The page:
- 457 and 401k plans are both tax-advantaged retirement savings accounts offered through employers.
- 457s are offered by public sector or federal tax-exempt employers such as state and local governments while 401ks are offered by employers in the private sector.
- Although the two retirement plans are similar, the main difference is that 457 plans allow for higher contribution levels later in your career, and withdrawals before the age of 59 1/2 are not subject to a 10% penalty. Read more for the rules that apply.
Saving for retirement should be on everyone’s list of financial goals. However, the means available to reach your retirement savings goals can vary depending on your employer.
While 401ks and IRAs are the most common retirement accounts available in the United States, if you work in the public sector or other tax-exempt organization, you may have access to one of the lesser known retirement accounts — the 457 plan. Here, we’ll go over who has access to 457 plans, the regulations surrounding their use, and the pros and cons to saving your money in a 457 account as opposed to other common retirement accounts.
What Is a 457 Plan?
Much like a 401k, a 457 account is a tax-advantaged retirement account. Just as with a traditional 401k, participants in a 457 plan are able to deposit money in their 457 account and let the earnings grow without being taxed as long as the funds are in the account.
Just as with 401ks, 457s are offered by an employer as a defined contribution plan. However, in this case, the employer is a tax-exempt organization, usually a government entity or charitable organization (non-governmental entities tax exempt under IRC Section 501). A notable exception to the definition of charitable entities are churches and religious organizations; these employers can not offer a 457 plan under the IRS definitions of the plan.
Why Use a 457 Plan?
As mentioned above, a 457 plan is similar to a 401k in that it is a defined contribution plan. Participating employees can opt to have money taken directly out of their paycheck and placed in their 457 account. The primary draw to using this type of account to save for retirement is its tax-advantaged status, meaning that any money invested can grow tax-free while the funds remain in the account.
This tax-deferred status of the earnings means your money can work harder for you over the course of your career. For instance, say you choose to invest $6,000 today in your tax-deferred 457b plan and $6,000 in a taxable investment brokerage account. In this particular case, let’s say the funds earn an 6% annual return in both accounts.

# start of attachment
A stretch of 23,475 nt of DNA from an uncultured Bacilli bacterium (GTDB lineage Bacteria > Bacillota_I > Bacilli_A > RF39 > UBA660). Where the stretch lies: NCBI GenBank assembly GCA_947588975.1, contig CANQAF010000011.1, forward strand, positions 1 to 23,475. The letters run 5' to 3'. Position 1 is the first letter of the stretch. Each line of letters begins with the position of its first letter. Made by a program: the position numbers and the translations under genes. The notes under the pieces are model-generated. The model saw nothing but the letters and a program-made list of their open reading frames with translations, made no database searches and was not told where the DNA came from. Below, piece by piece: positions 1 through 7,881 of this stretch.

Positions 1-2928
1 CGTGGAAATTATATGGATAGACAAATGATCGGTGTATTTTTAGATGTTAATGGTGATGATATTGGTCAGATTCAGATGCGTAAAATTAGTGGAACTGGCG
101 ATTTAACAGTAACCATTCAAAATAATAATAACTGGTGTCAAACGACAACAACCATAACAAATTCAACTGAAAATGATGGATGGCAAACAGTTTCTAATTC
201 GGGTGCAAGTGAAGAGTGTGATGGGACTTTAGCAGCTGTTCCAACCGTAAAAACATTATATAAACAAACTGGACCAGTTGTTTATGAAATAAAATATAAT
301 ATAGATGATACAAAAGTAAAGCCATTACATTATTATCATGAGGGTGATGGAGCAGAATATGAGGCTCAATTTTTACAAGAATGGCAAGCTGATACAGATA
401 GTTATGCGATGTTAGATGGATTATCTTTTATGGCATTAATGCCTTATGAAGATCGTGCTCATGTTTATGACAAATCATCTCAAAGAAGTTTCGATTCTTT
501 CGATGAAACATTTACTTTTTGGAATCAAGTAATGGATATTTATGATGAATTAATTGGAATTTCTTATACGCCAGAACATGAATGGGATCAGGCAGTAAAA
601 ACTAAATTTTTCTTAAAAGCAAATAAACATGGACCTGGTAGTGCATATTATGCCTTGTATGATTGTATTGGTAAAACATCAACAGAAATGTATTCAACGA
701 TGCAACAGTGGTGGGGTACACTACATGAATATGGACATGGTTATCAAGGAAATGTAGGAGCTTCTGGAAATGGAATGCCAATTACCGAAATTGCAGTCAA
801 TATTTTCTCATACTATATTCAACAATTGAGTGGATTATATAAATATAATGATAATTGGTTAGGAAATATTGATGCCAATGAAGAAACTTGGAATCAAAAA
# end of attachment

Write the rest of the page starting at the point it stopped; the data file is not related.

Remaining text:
Net Return of 6.0%
Net Return of 4.6%
In the case of your taxable brokerage account, let’s say you face a 24% tax on your returns each year. This means that your after-tax annual return on that fund is in reality 4.6%, rather than the full 6.0%.
Now, let’s look at how your 457b account performed. In your tax-deferred account, the $6,000 will earn the full 6% annual return. While a difference of 1.4% net return may not seem significant, as you can see in the chart above, it adds up over time. In fact, after 40 years, your 457b account will accumulate nearly double what you have in the taxable account.
Who Can Use a 457 Plan?
While most Americans are likely familiar with a 401k plan, the lesser known and much less common 457 plan is exclusively available to state and local government employees as well as employees at some nonprofits (except churches). For instance, a few job titles that would have access to a 457 retirement plan include:
- Public school teachers
- Police officers, firefighters and paramedics
- Municipal employees, like sanitation workers
- Government officials
- Nurses, doctors, and staff at nonprofit hospitals
Within the broader group of employees that are eligible for a 457 plan, there are two types of plan available based on income level.
- 457b: This plan is the most common of 457s and is offered to government employees as well as staff at some nonprofits.
- 457(f): This type of 457 is less known and less common. It is offered exclusively to highly compensated government employees as well as select nongovernment employees.
Now, if you find yourself in either of these groups of workers, it’s well worth your time to understand how a 457 plan works, as it can have a substantial positive impact on your ability to effectively save for retirement. However, because the 457b is by far more common, the information contained here will address the 457b in particular.
What Types of 457 Plans Are Available?